Staff completed a range of essential training and in areas specific to the needs of people they cared for. There were induction, supervision, appraisal and support systems for staff.

The premises had been adapted to meet the needs of people who used the service. The new build, ready in April 2015, will provide excellent day care and inpatient facilities.



Updated 22 April 2015

The service was caring.

Staff demonstrated a caring and compassionate approach in their interactions with adults and children.

Staff on the children’s unit had been innovative and spent time developing a monitoring tool and putting this into practice. This had a direct positive impact on a child’s wellbeing.

The staff had developed an ‘at home’ service to support children and parents and to ensure children accessed the service.

A range of methods were used to include and involve people and their carers in the services provided.

The end of life care provided to adults and children was provided in a sensitive and compassionate way.

Staff had developed effective support systems for adults and children who experienced bereavement.



Updated 22 April 2015

The service was responsive.

Adults and children had their holistic needs assessed and plans of care were produced to guide staff in how to meet them. The care plans for children were very person-centred. The information in the care plans for adults could be more comprehensive and located in one place.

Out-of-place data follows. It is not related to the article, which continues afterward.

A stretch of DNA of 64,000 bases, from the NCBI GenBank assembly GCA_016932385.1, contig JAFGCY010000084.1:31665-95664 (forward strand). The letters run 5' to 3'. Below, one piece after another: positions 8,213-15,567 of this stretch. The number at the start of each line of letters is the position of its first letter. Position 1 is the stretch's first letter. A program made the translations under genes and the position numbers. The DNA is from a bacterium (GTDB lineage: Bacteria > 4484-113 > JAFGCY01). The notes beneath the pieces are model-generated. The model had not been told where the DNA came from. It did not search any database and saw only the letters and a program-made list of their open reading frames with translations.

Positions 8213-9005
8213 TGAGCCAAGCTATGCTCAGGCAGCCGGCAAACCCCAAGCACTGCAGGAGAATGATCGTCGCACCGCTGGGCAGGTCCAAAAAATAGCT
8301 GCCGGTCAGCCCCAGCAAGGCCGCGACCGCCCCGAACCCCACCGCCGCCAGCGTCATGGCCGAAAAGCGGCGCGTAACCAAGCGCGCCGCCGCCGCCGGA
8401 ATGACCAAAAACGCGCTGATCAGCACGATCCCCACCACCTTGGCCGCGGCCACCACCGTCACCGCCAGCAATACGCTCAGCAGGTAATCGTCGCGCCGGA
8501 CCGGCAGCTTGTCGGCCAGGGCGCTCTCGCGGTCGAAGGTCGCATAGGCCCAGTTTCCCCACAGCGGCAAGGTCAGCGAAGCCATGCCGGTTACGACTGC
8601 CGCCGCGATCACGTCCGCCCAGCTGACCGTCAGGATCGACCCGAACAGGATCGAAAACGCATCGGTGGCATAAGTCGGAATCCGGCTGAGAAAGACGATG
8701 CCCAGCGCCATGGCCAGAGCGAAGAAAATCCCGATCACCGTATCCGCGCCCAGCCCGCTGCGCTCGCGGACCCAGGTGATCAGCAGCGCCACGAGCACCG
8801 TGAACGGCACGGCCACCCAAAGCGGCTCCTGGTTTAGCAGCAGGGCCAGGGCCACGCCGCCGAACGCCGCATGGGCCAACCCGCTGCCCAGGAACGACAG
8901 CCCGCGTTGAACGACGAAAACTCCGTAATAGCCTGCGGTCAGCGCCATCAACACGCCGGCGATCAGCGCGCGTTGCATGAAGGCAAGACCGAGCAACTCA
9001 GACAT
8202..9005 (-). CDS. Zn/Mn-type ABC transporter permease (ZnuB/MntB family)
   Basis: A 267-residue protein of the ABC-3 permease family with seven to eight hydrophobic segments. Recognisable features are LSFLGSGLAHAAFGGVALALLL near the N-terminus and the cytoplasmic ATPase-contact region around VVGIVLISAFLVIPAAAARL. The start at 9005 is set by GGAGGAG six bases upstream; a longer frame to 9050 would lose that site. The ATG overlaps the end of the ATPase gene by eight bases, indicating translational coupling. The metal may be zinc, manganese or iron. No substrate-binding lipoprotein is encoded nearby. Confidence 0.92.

There was a multi-disciplinary approach to reviewing the care and treatment plans of adults and children.

There was a range of therapies and activities for adults and children to participate in to meet their interests and needs.

There was a complaints policy and procedure and various means of ensuring people were able to raise concerns.



Updated 22 April 2015

The service was well led.

There was a well-defined vision and positive culture in the service. All staff were aware of this and demonstrated sound values.

The management infrastructure showed there were clear levels of responsibility and accountability. Meetings were held with the Board of Directors to ensure they had oversight of the service.

There was a quality monitoring system in place that consisted of audits and surveys. Action plans were produced to meet shortfalls.

There was learning and improvement from incidents that occurred within the service and an open culture that encouraged staff to report concerns.

Staff had developed links with other agencies which enabled them to work in partnership to develop the service provided to people.